Director: David Michôd
Cast: Guy Pearce, Ben Mendelsohn, Luke Ford
Duration: 112 minutes.
The opening credits of Animal Kingdom, depicting CCTV photographs of real bank robberies, expertly sets the tone for the rest of this film. Haunting, desperate and menacing. Director David Michôd’s stunning and moody feature debut is set in ’80s Melbourne during the decline of what was once a thriving criminal scene of armed robberies. Like Ben Affleck’s film, The Town, Melbourne was Australia’s Charlestown.
Seventeen-year-old Joshua J Cody (James Frecheville), has been living apart from his criminal relatives for many years. When orphaned at the beginning of the film he has no option but to go and live with his grandmother Janine Cody (Jacki Weaver), the matriarch, and her three sons. Her boys can do no wrong, and the police who investigate their robberies and drug deals? How dare they, why they’re just a typical working-class family of bank robbers and drug dealers.
We see their family business through J’s eyes. He’s quiet to the point of mute and emotionally detached and states early on, in voiceover, that “kids are where they are. I found it strange but yet not strange”. He plods along accepting his fate, not wanting it but perhaps having grown up expecting no better.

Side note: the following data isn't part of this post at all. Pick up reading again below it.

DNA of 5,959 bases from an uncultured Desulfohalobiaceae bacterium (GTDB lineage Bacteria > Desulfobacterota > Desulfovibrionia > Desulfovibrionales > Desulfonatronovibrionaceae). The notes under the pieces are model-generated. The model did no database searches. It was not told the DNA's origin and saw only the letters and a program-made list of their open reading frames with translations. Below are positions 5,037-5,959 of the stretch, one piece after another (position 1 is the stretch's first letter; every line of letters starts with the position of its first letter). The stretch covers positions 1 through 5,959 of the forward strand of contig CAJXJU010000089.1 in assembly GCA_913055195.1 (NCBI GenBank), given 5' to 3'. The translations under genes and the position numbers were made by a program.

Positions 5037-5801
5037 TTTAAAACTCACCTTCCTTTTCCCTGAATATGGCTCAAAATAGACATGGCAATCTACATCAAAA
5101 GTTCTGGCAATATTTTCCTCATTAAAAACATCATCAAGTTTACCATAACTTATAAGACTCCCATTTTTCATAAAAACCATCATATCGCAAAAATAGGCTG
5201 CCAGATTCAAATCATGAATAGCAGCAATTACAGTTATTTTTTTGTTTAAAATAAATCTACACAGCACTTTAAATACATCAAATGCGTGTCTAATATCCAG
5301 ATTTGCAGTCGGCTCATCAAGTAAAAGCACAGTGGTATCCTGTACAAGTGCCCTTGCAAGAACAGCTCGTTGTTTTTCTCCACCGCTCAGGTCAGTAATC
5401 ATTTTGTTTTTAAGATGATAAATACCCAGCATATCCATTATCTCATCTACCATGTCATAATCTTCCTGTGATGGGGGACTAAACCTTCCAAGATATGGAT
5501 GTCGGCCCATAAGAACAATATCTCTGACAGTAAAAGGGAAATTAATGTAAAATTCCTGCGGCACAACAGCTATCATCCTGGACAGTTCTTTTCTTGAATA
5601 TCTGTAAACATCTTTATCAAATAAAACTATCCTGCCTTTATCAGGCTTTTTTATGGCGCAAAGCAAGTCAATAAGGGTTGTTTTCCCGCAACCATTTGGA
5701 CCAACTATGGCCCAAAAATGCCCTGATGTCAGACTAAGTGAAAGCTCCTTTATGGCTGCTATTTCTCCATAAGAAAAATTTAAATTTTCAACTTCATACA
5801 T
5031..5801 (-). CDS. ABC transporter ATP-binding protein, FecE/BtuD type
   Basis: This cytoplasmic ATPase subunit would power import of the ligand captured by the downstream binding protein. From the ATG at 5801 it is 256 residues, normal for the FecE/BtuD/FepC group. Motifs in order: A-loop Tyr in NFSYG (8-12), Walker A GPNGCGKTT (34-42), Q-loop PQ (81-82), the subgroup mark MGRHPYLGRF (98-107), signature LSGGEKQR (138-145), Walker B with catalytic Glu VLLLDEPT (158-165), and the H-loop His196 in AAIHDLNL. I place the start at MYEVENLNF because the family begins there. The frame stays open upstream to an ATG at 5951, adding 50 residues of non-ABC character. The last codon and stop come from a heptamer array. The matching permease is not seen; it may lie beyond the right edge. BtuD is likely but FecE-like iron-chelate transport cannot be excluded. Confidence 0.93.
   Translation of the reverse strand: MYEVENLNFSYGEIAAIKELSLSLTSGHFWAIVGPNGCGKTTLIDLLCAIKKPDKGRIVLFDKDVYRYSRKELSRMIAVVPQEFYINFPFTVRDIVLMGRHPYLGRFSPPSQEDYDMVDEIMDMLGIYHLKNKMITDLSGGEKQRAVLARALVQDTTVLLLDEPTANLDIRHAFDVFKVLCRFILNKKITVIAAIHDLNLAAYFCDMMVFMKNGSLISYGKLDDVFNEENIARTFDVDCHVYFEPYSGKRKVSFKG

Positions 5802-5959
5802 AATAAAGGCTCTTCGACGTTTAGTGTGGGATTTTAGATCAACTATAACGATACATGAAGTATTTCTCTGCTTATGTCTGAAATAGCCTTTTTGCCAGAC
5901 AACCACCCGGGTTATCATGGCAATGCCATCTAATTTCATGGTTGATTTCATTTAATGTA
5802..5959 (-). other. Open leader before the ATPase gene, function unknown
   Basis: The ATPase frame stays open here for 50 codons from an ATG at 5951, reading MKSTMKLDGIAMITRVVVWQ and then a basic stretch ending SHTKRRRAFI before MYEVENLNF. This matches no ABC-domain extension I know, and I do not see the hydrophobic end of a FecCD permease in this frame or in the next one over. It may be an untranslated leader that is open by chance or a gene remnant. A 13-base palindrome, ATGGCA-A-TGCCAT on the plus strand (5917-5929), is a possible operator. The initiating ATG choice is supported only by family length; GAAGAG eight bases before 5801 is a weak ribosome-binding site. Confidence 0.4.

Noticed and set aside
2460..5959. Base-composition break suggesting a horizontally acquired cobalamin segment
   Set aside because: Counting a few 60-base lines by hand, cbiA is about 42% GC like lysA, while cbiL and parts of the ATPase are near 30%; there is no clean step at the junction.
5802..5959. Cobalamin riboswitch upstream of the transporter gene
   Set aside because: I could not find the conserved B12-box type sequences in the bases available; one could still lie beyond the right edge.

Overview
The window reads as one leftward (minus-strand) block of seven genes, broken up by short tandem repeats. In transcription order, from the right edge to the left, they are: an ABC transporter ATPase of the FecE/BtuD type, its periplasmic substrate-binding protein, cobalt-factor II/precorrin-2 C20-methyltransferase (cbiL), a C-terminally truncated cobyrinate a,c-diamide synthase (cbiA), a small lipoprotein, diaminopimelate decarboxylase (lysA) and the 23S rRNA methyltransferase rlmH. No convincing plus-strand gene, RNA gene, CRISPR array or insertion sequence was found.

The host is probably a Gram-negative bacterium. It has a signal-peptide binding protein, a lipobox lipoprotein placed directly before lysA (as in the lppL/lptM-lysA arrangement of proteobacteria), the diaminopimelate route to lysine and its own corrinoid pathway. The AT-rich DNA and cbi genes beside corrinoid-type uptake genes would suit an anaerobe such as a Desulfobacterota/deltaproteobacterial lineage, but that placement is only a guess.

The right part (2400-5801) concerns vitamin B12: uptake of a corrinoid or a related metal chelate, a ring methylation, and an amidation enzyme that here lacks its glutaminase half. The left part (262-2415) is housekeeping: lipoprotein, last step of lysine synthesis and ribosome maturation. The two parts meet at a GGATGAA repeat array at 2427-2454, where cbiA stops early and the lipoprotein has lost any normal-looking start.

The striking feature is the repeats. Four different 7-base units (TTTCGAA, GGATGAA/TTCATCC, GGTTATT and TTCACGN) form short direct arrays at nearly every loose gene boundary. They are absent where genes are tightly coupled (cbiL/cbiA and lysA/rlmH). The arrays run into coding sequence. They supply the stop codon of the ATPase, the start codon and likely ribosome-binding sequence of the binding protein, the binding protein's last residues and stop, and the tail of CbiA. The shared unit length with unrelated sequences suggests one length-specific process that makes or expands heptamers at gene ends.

Life for the Codys has just gotten very stressful, with eldest son Pope (Ben Mendelsohn), constantly looking over his shoulder as a wanted man by the police and his best mate and collaborator Baz (Joel Edgerton), wanting to get out of the trade. The film cruises along with a slightly feral atmosphere, suspended in a state of foreboding and menace. It’s heavy on the suspicion and paranoia, (cue achingly slow but effective tracking shots), and light on actual action scenes. These men are clearly not having a good time. Combine that with a corrupt police force, who rather than wait for evidence to make an arrest would shoot you unarmed and in cold blood to save time. This all makes for unhinged and paranoid crooks, out for revenge and prone to knee-jerk reactions. Crooks, J tells us, always come undone. Always.
There is some hope for J though in the form of a relationship with his girlfriend and the Det. Leckie (Guy Pearce sporting a comely mustache), who tries to intercept the grim future J seems destined for. This film is beautifully shot and powerfully told with particular standout performances from the skulking and dangerous Pope and grandma Janine, (nominated for best supporting Oscar) who, in the end, seems the most insidious of all.